• 1976: The Looney Tunes characters become theme park mascots at Marriot's Great America parks; They later made their way to Six Flags in 1983
  • 1983: First video games: Bugs Bunny and Taz, both released for the Atari 2600
  • 1992: First Looney Tunes cartoon to enter the National Film Registry: What's Opera, Doc? (1957)
  • 1996: First original Looney Tunes original feature film: Space Jam
    • All previous movies were compilations or direct-to-video
    • It was the highest-grossing non-Disney animated film at the time
  • 2020: First reboot of the original Looney Tunes Cartoons: Looney Tunes Cartoons on HBO Max

 

We hope you enjoyed seeing some of what the Looney Tunes gang has been up to for the past 90 years! Did anything surprise you? Who were some of your favorite Looney Tunes characters? Are you planning on wearing a Looney Tunes costume for Halloween? Let us know how loony you are for Looney Tunes in the comments below! As you very well know, it would be highly improper for us to let you go without the proper sendoff. Th-th-th-that's all, folks!

 

[Source: via GIPHY]

Angela Poch
Angela Poch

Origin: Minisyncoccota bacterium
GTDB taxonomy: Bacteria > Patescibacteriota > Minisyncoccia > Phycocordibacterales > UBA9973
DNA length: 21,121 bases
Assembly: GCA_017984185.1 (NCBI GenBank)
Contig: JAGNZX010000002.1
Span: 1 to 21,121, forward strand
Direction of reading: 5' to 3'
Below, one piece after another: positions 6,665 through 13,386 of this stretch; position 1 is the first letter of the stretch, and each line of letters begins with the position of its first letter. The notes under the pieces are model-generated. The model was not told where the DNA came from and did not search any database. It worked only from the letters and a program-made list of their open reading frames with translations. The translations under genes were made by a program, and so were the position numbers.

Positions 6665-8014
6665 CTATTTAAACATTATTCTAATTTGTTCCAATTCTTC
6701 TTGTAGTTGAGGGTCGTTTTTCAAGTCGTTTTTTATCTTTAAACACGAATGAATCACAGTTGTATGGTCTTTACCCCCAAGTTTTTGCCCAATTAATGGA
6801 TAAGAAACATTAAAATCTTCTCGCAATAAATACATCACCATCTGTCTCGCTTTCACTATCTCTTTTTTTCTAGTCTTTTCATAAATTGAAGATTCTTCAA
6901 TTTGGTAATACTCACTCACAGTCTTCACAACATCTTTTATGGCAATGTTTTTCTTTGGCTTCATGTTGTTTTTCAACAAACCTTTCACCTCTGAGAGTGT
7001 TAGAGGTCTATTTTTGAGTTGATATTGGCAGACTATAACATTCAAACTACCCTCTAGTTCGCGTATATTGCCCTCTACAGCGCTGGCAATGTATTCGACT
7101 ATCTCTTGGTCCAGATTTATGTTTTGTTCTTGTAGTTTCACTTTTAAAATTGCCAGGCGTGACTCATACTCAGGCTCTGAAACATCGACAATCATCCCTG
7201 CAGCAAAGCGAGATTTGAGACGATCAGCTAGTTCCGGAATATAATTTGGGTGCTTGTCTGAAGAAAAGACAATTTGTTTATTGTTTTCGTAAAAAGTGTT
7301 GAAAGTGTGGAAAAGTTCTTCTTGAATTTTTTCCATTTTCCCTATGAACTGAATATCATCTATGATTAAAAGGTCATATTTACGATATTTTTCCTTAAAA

Angela Poch is an Inbound Marketing Specialist and Resident Crazy Cat Lady at HalloweenCostumes.com, where she is an assistant editor and covers tutorials, crafting and pop culture. Angela has created costumes and props for Halloween events, conventions and Renaissance festivals.

Some of her favorite costumes include 90s Rogue, a custom Jedi, warrior elf, and some nameless Renaissance pirate. (She’s still figuring out how to make a Jedi light-chakram.) You can find her on Twitter @AngelaPoch1 or her cats on Instagram @stardustnebulanova.

Brady Johnson
Brady Johnson

Brady is a Graphic Designer at HalloweenCostumes.com who specializes in many things, from product design to illustration. He lives in the shadows and collects old Nintendo games, and would drink egg nog year-round if possible.